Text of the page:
I joined for the first time in 2006. Being a goal oriented person it appealed to me to have a deadline. I was very enthusiastic and also signed up online for a local Nanowrimo group that met in person once a week at Panera Bread (free wifi, and unlimited coffee for the sleep deprived). For reasons I can’t remember I did not meet these fellow Nanos until the halfway mark. By this point I was exhausted and exhilarated and couldn’t wait to hear what others were writing. There were four of them at a round table with their laptops clacking away. I didn’t bring mine. It was a letdown to discover that the majority of them were writing things like “I am sitting in Panera drinking my fifth cup of coffee talking to a newbie Nano. Her name is Lisa and she didn’t bring her laptop. Now I’m drinking a refill and soon I will go to the bathroom.” They were all about the word count, not about the content.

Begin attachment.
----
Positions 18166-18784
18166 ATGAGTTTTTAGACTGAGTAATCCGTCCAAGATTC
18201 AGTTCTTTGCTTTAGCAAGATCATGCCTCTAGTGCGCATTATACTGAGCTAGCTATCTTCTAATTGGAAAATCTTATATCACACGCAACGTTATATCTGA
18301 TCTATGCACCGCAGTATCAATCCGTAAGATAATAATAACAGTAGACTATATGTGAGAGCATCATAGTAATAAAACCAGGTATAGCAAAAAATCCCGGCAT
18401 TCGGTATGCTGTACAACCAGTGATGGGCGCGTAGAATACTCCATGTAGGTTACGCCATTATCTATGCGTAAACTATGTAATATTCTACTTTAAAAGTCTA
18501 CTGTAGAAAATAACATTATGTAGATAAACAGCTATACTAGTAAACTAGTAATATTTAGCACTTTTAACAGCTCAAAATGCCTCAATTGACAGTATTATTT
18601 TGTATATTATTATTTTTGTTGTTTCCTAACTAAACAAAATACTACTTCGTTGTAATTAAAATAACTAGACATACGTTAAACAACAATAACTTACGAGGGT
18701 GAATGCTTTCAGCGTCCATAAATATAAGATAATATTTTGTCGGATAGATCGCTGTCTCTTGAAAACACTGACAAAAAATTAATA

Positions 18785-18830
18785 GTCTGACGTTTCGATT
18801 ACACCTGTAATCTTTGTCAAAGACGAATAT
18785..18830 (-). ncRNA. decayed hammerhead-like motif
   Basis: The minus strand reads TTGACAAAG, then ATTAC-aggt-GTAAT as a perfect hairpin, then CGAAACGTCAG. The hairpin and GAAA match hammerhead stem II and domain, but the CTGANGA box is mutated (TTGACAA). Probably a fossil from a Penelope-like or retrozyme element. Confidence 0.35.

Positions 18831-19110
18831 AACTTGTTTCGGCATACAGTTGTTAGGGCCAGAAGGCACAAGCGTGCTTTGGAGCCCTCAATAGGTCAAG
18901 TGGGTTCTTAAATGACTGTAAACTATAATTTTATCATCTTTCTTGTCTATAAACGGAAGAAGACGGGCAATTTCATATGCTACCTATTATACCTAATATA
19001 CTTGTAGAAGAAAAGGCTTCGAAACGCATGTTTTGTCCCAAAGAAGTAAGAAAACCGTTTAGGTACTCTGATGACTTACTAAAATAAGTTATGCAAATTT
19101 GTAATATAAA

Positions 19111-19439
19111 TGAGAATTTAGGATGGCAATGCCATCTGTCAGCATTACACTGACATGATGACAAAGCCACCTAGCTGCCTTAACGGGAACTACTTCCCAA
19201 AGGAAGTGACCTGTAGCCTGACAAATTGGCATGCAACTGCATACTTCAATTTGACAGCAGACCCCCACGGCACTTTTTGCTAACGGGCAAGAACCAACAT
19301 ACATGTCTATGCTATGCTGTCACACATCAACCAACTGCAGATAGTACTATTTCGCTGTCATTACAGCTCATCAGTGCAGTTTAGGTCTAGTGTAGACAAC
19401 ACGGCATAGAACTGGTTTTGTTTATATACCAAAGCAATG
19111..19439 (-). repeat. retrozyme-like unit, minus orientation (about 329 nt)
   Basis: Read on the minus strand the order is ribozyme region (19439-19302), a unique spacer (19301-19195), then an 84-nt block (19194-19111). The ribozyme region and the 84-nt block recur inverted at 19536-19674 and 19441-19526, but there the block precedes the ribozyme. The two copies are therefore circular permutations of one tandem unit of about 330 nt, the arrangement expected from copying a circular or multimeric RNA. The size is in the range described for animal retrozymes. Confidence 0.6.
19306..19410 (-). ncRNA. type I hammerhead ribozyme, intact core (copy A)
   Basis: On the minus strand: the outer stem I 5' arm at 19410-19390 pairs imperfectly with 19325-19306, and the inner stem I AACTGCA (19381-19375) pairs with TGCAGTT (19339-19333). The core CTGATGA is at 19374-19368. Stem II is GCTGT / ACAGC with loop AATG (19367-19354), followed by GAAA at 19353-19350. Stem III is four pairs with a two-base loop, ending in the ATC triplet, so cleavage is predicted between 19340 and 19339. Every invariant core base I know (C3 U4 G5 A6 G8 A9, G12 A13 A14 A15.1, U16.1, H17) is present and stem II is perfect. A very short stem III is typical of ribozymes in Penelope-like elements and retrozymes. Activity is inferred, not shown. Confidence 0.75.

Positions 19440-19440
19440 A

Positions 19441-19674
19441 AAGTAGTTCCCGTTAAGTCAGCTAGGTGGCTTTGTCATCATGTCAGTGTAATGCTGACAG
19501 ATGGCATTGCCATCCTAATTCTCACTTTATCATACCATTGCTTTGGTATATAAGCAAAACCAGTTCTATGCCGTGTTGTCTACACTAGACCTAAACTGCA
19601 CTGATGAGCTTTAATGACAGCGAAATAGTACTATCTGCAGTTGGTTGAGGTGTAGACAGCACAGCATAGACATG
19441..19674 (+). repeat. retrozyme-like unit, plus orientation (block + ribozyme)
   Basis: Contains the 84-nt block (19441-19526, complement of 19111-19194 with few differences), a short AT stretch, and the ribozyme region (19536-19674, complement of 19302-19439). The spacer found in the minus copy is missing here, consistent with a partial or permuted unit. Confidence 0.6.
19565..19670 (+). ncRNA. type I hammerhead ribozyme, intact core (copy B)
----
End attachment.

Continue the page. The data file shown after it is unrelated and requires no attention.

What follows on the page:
After that meeting I tried being less rigid in my writing and threw in a free association or two along the way. I didn’t stress about structure or grammar or where the story was going. The neighborhood Nanos encouraged me to “let the characters take over the story.” Unfortunately my characters were undisciplined and lost the plot completely. “Edit in December,” the Nanos advised. By December I didn’t recognize my writing and I had no energy for revision. I made it to 30,000 words though!
Sara Gruen wrote “Water for Elephants” in Nanowrimo. She is everyone’s Nano-hero.
I have concluded that for now, Nanowrimo is not the right format for me to accomplish anything remotely useful. It may work for you, however, so check out www.nanowrimo.org if you are so inclined.
The discipline and deadline were helpful to me so I have developed my own 2011 November challenge:
- Spend time on writing every day.
- Time writing.
- Time editing.
- Time researching.
- Time revising.
- Time agent hunting.
- Log B.I.C. ("Bottom in chair") time. It is an essential element to success according to every conference I have attended.